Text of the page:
Leaders seek change in mental health service and payments; they want patients' deaths reported, families informed
Leading legislators say they'll push a state agency to limit a mental health service that wasted at least $400 million during the past two years.
State senators said Monday they would seek changes in the way the government pays for community support, which has cost taxpayers more than $1 billion since March 2006. Legislators also want a law requiring state mental hospitals to report all deaths to North Carolina's medical examiner and give complete information about the causes to patients' relatives.
In 2001, the state instituted a plan to treat more mentally ill people in their own communities and fewer in the state's four psychiatric hospitals. Private businesses were to fill the gap, but costs flew out of control, seriously ill people went without treatment, and the state cut the numbers of hospital beds and staff.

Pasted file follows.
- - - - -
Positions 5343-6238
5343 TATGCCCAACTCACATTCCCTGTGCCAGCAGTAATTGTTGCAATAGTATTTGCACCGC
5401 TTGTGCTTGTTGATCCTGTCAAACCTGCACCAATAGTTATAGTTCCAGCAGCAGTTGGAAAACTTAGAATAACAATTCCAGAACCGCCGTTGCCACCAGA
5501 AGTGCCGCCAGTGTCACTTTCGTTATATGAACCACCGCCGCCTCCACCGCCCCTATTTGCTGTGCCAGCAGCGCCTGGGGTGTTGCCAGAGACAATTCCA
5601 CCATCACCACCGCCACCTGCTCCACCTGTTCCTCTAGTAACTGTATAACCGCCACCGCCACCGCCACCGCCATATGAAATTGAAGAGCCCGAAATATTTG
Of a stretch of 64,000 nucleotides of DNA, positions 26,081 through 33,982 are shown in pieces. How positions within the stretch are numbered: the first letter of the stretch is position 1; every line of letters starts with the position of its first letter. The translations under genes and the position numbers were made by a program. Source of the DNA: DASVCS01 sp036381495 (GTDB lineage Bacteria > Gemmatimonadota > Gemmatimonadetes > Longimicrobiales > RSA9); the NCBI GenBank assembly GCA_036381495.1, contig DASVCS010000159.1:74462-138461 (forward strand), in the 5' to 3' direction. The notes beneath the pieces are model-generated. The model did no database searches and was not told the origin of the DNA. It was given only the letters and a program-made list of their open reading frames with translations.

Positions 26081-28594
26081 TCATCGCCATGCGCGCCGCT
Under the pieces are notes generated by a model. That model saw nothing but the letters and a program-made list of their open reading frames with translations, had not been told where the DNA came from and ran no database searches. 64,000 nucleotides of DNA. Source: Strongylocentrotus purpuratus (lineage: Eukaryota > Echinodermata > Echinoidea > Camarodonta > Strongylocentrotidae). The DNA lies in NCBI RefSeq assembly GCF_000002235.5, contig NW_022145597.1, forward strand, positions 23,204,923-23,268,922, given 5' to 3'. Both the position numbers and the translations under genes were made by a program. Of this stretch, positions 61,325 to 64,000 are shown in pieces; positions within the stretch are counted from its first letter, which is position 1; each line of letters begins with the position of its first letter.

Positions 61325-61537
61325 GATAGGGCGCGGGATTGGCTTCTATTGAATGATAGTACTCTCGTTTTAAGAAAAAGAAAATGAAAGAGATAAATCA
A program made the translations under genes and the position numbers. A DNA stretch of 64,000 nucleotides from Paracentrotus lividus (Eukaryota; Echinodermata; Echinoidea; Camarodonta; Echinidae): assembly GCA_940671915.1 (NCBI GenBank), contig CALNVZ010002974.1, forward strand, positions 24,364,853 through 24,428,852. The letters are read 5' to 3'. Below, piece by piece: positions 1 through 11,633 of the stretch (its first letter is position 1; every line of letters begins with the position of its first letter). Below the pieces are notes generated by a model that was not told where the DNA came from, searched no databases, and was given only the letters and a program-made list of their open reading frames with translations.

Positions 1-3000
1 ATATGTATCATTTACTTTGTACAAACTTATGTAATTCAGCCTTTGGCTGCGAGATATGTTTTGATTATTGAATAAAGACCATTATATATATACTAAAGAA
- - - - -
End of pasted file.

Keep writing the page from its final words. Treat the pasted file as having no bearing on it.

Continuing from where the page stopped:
A News & Observer investigation revealed 82 questionable deaths at state institutions since December 2000 and mismanagement of community support programs that allowed costs to explode.
Legislators discussed those issues Monday, but not Gov. Mike Easley, who oversees the state Department of Health and Human Services. A spokesman for Easley said he would not answer questions about mental health.
Private companies charge about $51 an hour for community support, a catch-all service that is supposed to help keep clients out of hospitals. Workers with a range of education and job experience are supposed to help clients, but many companies have employees with GEDs or high school diplomas doing most of the work.
Senate leader Marc Basnight, a Manteo Democrat, said it doesn't make sense to pay the same for a psychiatrist and a GED holder. At least, Basnight said, the state should tailor its rates to pay more per hour for licensed workers' time and less for high school graduates.
"That is a huge error," Basnight said. (more…)